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Aberdeen City Council clamp down on staff travel despite plans to visit Belgium, Netherlands, Qatar, Japan and Mexico

Aberdeen City Council HQ
Aberdeen City Council HQ

Cash-counting council chiefs in Aberdeen are looking to clamp down on staff travel costs in an effort to deal with increasing financial pressures.

Officials yesterday told elected members that “all expenditure for travel costs and staff resource must be more thoroughly considered” in the future.

The authority has come under heavy criticism in the past for sending councillors and officials across the globe to promote the city at various events and functions.

Council leaders have often stated the trips are worthwhile for the benefits brought back to the Granite City.

In April, this year’s £53,600 travel plan was announced with trips as far afield as Qatar, Japan and Mexico planned as efforts are made to boost the city’s international connections post-Brexit.

Among them are 12 visits to Belgium for meetings of the hydrogen body HyER and a visit to the Netherlands for a clean bus conference, together with journeys to multiple other European destinations.

But under the new proposed policy extra checks would be put in place to ensure the authority was getting the best value for money in the likes of accommodation and travel costs.

The council has predicted that there will be increasing financial hardship in years to come due to decreasing government grants and a report to the council’s staff governance committee noted that “financial restraint is currently a significant challenge for the council”.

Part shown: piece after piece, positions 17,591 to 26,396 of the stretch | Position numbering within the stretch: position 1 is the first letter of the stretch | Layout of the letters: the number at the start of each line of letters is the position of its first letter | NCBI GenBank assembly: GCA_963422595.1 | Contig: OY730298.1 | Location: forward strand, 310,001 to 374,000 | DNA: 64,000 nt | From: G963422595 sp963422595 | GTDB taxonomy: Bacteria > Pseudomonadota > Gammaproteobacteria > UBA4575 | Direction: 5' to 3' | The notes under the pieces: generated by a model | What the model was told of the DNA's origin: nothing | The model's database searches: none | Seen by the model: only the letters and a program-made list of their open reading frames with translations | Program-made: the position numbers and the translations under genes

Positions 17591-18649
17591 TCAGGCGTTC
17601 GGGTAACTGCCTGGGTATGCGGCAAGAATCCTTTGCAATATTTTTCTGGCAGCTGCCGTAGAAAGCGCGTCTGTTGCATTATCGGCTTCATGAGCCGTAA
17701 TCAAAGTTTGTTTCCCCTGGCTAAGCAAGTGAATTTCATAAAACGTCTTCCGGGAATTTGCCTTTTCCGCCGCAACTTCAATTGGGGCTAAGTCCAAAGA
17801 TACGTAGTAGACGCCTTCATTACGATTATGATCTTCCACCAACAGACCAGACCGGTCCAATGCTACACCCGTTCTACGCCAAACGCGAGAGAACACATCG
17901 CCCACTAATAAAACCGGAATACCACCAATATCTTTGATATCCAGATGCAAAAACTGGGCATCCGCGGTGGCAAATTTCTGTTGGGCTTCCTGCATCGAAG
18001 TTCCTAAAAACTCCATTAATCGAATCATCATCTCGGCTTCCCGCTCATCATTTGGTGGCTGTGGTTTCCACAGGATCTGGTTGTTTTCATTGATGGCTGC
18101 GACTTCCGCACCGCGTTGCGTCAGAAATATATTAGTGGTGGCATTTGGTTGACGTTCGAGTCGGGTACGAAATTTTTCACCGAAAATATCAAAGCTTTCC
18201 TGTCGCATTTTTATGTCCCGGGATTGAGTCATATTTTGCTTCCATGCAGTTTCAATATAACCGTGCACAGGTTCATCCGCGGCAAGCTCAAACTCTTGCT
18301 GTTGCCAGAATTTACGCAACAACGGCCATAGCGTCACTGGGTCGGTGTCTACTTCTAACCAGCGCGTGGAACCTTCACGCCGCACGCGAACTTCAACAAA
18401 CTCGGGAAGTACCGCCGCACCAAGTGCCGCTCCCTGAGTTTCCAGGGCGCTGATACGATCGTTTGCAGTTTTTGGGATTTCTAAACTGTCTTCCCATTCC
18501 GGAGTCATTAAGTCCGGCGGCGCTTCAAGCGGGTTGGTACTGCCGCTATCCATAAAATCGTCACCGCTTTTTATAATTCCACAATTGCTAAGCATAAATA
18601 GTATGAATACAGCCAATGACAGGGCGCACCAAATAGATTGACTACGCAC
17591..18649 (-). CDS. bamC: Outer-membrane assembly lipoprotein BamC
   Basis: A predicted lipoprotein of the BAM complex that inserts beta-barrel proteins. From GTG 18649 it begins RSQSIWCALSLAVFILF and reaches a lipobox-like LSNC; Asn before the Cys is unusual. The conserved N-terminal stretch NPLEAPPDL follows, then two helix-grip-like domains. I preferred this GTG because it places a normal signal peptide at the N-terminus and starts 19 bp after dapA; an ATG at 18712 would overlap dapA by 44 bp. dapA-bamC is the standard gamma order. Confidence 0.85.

Liberal Democrat committee member Steve Delaney said: “I welcome this report.

“With pressure on all our council services, it is only right that any travel requests, both within the UK and overseas, are carefully scrutinised to ensure they are both necessary and booked in a manner that minimises the cost to the council”.

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But there was disagreement at the committee, with SNP member David Cameron unhappy that trade unions had not been consulted on the document.

He said: “Although the policy has been brought before committee it is somewhat disappointing that this has happened without it first being assessed by the trade unions so that staff views could be captured and fed in.

“If we are to ensure that the council has robust policies in place then communication with partners from the outset is key.”

Committee convener Yvonne Allan deferred the decision on taking the policy forward to the next committee until more consultation had been carried out.

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